From Digital and Analogue Instrumentation: Testing and Measurement

14.7 Hall effect devices

The basic Hall sensor is simply a small sheet of semiconductor material. A constant voltage source forces a constant bias current to flow in the semiconductor sheet. The output, a voltage measured across the width of the sheet, reads near 0 if a magnetic field is not present. If the biased Hall sensor is placed in a magnetic field oriented at right angles to the Hall current, the voltage output is in direct proportion to the strength of the magnetic field. This is the Hall effect, discovered by E.H. Hall in 1879 (see Figure 14.40). When a magnetic field, B, is applied to a specimen (metal or semiconductor) carrying a current I c, in the direction perpendicular to I c, a potential difference, V H, proportional to the magnitude of the applied magnetic field B appears in the direction perpendicular to both I c and B. This relationship is expressed in the form:


where K represents a constant, the product sensitivity, which depends on the physical properties and dimensions of the material used for the Hall effect device.


Figure 14.40: The Hall effect

The basic Hall sensor [30] essentially is a transducer that will respond with an output voltage if the applied magnetic field changes in any manner. Differences in the response of devices are generally related to tolerances and specifications, such as operate (turn on) and release (turn off) thresholds, as well as temperature ranges and temperature...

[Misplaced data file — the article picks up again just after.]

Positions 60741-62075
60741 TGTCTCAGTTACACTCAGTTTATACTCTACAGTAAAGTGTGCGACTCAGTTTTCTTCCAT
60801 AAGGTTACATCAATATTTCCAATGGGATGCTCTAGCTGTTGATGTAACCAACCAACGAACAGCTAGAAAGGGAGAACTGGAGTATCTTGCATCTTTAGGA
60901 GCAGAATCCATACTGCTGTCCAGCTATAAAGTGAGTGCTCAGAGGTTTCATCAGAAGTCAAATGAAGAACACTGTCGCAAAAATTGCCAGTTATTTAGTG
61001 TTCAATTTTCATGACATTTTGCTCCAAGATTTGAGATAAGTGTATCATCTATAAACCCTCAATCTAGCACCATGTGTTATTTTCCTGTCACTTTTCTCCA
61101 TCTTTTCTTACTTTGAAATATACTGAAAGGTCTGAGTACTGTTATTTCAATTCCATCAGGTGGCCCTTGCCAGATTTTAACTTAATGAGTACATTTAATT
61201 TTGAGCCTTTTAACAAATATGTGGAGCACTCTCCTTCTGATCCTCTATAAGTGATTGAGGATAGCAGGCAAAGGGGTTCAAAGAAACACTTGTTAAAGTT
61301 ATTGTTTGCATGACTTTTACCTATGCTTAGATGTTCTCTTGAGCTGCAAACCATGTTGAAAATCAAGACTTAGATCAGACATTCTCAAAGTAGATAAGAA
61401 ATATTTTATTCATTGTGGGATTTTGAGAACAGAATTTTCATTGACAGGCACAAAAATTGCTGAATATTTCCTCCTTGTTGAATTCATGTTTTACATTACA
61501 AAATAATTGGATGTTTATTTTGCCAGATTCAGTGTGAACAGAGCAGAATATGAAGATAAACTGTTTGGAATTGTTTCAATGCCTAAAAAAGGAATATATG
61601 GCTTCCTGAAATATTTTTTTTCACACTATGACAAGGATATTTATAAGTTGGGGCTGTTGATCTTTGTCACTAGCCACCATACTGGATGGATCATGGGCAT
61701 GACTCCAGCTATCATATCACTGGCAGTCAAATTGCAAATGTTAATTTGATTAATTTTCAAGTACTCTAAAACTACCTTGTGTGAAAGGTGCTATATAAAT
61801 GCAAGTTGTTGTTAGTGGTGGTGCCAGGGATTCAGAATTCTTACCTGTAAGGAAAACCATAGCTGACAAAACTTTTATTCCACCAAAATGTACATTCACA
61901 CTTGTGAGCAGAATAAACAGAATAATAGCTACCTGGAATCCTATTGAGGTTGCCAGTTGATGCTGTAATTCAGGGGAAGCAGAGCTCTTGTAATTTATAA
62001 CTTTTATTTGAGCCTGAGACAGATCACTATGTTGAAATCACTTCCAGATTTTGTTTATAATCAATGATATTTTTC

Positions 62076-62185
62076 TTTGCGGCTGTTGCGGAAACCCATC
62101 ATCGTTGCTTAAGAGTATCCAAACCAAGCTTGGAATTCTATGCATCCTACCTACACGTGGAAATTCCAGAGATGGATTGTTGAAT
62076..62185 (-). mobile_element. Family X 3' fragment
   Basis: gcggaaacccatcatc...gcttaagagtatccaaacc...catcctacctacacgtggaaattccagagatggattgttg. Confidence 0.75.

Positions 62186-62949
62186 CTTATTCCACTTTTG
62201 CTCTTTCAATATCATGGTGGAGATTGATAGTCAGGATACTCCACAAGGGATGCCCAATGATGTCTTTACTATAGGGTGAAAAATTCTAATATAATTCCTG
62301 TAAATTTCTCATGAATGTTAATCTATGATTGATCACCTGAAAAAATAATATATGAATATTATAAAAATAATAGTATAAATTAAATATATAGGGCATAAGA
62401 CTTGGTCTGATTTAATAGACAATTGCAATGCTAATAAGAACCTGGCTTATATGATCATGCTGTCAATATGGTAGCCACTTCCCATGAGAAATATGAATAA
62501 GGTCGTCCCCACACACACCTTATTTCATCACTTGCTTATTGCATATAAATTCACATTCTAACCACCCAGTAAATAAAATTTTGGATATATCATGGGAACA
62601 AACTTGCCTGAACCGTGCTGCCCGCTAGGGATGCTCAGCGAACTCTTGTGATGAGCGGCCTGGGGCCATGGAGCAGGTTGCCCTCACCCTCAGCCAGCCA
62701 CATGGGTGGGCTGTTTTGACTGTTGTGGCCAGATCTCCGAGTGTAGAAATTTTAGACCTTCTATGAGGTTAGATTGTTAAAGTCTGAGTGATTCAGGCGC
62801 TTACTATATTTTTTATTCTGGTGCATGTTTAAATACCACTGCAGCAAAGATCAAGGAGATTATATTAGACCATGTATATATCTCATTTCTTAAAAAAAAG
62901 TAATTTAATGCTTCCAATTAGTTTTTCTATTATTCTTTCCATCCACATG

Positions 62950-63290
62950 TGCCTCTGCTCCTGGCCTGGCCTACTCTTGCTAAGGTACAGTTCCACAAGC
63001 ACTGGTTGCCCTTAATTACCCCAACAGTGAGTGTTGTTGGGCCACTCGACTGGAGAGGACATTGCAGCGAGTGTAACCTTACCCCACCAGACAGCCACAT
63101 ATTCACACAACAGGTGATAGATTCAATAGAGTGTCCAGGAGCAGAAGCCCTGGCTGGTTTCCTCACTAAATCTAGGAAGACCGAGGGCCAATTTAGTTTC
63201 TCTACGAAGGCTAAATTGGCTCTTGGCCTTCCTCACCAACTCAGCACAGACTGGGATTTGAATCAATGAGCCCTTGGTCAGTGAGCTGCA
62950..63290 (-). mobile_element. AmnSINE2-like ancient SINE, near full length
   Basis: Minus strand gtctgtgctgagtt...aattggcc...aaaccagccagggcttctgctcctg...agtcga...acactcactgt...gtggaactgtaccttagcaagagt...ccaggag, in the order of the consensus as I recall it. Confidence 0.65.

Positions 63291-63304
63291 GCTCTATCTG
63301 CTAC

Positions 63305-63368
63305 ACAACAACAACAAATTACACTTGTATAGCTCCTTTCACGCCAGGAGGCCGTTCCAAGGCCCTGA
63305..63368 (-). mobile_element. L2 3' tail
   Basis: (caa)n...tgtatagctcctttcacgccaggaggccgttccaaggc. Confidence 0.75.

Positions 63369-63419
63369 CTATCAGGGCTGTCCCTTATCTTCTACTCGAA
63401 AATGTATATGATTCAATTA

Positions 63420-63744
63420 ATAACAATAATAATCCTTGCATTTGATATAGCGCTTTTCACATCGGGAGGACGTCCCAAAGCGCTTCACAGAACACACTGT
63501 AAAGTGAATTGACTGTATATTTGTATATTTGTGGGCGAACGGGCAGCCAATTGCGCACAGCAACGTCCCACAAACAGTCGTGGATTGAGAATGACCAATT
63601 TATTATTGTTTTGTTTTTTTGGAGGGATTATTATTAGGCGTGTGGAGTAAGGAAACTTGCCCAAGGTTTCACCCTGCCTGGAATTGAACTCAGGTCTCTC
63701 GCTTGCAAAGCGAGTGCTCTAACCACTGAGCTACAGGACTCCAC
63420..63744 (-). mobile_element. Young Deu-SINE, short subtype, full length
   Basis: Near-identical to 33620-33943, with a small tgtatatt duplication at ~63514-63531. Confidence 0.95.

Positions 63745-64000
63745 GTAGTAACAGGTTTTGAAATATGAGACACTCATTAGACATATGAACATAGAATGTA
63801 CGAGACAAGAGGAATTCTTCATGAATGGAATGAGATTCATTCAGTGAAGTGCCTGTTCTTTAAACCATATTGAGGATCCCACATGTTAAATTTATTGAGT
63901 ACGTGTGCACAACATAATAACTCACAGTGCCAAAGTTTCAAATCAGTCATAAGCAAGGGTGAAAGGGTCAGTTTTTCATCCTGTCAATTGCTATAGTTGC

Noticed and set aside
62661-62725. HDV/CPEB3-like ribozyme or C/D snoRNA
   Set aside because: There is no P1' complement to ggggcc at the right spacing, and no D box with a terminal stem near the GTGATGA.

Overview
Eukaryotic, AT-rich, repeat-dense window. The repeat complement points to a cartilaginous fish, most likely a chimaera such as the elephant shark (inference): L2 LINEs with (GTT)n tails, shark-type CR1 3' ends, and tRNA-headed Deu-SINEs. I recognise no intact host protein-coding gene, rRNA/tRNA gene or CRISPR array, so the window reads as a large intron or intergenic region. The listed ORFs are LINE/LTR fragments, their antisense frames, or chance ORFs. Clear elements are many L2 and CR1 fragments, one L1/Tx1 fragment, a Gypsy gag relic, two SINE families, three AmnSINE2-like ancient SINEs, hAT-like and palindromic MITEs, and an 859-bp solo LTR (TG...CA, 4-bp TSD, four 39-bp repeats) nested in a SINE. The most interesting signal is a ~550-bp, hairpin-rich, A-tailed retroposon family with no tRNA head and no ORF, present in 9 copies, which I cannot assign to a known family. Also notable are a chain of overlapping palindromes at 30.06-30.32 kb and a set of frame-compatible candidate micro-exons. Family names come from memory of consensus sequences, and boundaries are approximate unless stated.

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Products & Services
Hall Effect Position Sensors
Hall effect position sensors are non-contact devices that convert energy from a magnetic field into an electrical signal. They use the Hall effect, a voltage caused by current-flow in the presence of a magnetic field.
Rotary Position Sensors
Rotary position sensors include potentiometers, resolvers and a variety of magnetic and capacitive technologies. Sensors are designed for angular displacement less than one turn or for multiturn displacement.
Gaussmeters
Gaussmeters are instruments designed to measure extremely high level magnetic fields.
Magnetic Speed Sensors
Magnetic speed sensors rely on a magnet as the sensing element or sensed target to capture rotational or linear speed. They are typically used as gear tooth speed sensors or incorporated into stroboscopes or tachometers.
Magnetic Field Sensors
Magnetic field sensors measure magnetic field strength, direction, and/or magnetic flux. They are used for scientific measurement, navigation, and industrial applications.

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